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Separation Anxiety in Your Pets
by mkoehn

Just like children, your pets can experience separation anxiety. Separation anxiety in pets is more common than you may well think, taking place in approximately 10%-15% of pets. Both dogs and cats are at the beck and call of the condition. 

What's separation anxiety? 

When a pet has separation anxiety, they demonstrate signals of stress from a fear of being away from their owner. They may display it in any quantity of methods. Whining and howling during the day, scratching at windows and destroying items in the home. Your may even notice that your housetrained pet might be relieving themselves inside when you're gone. These indications of stress aren't healthy for them and can be disastrous to your place.

Reasons for Separation Anxiety  

There might be masses of reasons that may trigger separation anxiousness in pets. Some examples are: 

Prior desertion or Abuse - Being deserted or abused by a prior owner. If you purchased them from an animal shelter it's very important to realize your dog's history. 

Change of Schedule - spending more time off from home and your pets may lead to separation stress. If your roles all of a sudden needed you to spend more hours at work, or when your kids return to college are one or two illustrations. 

Change of Possession - Dogs that have been passed from home to home. 

Signals of Separation Anxiety 

When identifying separation foreboding, there are a few signs to have a look for. A few of them are more common than others, examples are: 

reoccurring following of owner or companion animal.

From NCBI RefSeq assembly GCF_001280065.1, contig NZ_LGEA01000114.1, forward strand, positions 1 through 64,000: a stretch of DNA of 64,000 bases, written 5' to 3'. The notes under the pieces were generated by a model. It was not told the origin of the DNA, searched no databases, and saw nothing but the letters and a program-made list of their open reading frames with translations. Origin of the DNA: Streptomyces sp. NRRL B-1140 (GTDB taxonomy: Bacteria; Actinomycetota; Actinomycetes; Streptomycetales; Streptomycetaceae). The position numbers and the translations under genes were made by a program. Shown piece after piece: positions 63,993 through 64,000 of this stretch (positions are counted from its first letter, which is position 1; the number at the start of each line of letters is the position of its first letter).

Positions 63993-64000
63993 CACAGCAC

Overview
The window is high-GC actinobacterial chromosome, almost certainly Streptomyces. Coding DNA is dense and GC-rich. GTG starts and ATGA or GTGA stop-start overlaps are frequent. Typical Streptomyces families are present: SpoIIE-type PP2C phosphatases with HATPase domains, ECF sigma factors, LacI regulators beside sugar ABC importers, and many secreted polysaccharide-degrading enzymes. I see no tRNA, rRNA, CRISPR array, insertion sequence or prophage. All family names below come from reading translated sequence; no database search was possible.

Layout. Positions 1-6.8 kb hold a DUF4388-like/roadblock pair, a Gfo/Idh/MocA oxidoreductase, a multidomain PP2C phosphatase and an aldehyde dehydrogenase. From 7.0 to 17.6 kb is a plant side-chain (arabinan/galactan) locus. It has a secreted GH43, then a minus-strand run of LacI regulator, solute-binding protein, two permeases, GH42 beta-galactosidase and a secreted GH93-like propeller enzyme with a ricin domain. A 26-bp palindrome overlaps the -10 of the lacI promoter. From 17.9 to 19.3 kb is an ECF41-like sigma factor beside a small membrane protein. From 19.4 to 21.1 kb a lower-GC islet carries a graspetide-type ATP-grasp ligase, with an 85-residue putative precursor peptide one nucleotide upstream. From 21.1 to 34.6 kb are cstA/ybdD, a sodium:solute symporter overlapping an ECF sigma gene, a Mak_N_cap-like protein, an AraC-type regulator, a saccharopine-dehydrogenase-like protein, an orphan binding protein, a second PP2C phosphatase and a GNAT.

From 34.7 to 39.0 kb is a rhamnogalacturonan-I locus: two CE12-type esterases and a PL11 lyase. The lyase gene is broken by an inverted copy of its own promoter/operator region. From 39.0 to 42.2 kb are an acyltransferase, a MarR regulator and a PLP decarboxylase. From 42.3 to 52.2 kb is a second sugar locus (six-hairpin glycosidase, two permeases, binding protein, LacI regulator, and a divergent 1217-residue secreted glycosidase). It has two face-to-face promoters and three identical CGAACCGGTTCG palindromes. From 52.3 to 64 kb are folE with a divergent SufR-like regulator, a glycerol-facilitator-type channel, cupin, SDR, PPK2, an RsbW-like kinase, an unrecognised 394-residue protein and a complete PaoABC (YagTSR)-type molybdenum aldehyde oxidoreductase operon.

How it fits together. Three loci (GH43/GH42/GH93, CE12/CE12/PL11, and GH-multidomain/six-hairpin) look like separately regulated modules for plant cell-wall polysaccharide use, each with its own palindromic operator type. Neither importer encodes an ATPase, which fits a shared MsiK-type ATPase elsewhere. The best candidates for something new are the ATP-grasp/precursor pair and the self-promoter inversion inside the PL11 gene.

• Over the top greetings when you return home from work or running errands. 
  • Hiding and sulking when the owner is ready to go.
  • Obstructing of door as owners attempt to go.
  • Urinating or defecating in the house when they're left alone (for house-trained pets).
  • Unbecoming gnawing or scratching of items in the house. 
  • Incapability to eat until the owner returns.
    Too much grooming, especially in cats, causing bald spots (rare). 
  • Digging and scratching all your windows and doors when you're not at home. 

How are you in a position to help your pet? 

  • Say short goodbyes to your dog every day. 
  • Leave something behind that smells like you. A shirt or old pair of shoes. 
  • Provide safe entertainment like strong nibble toys and bones. Be sure to select toys and bones that are safe and sturdy. Some shouldn't be left without supervision.
  • Constrain your pet to a smaller area. Some dogs feel safer in smaller areas. 
  • Teach your dog to be tranquil. It obviously isn't coming natural to him. When you see your dog getting excited ask him to sit. Wait a touch and then give the dog a treat to re-enforce good behaviour. 
  • Leave a radio or a TV on when your pet is left alone in the house.
  • When leaving or returning to the house, leave a ten-minute opening where you do not pay any attention to your pet.
  • Consider a relaxing supplement or stress wrap. 

This article was published on Saturday 27 November, 2010.

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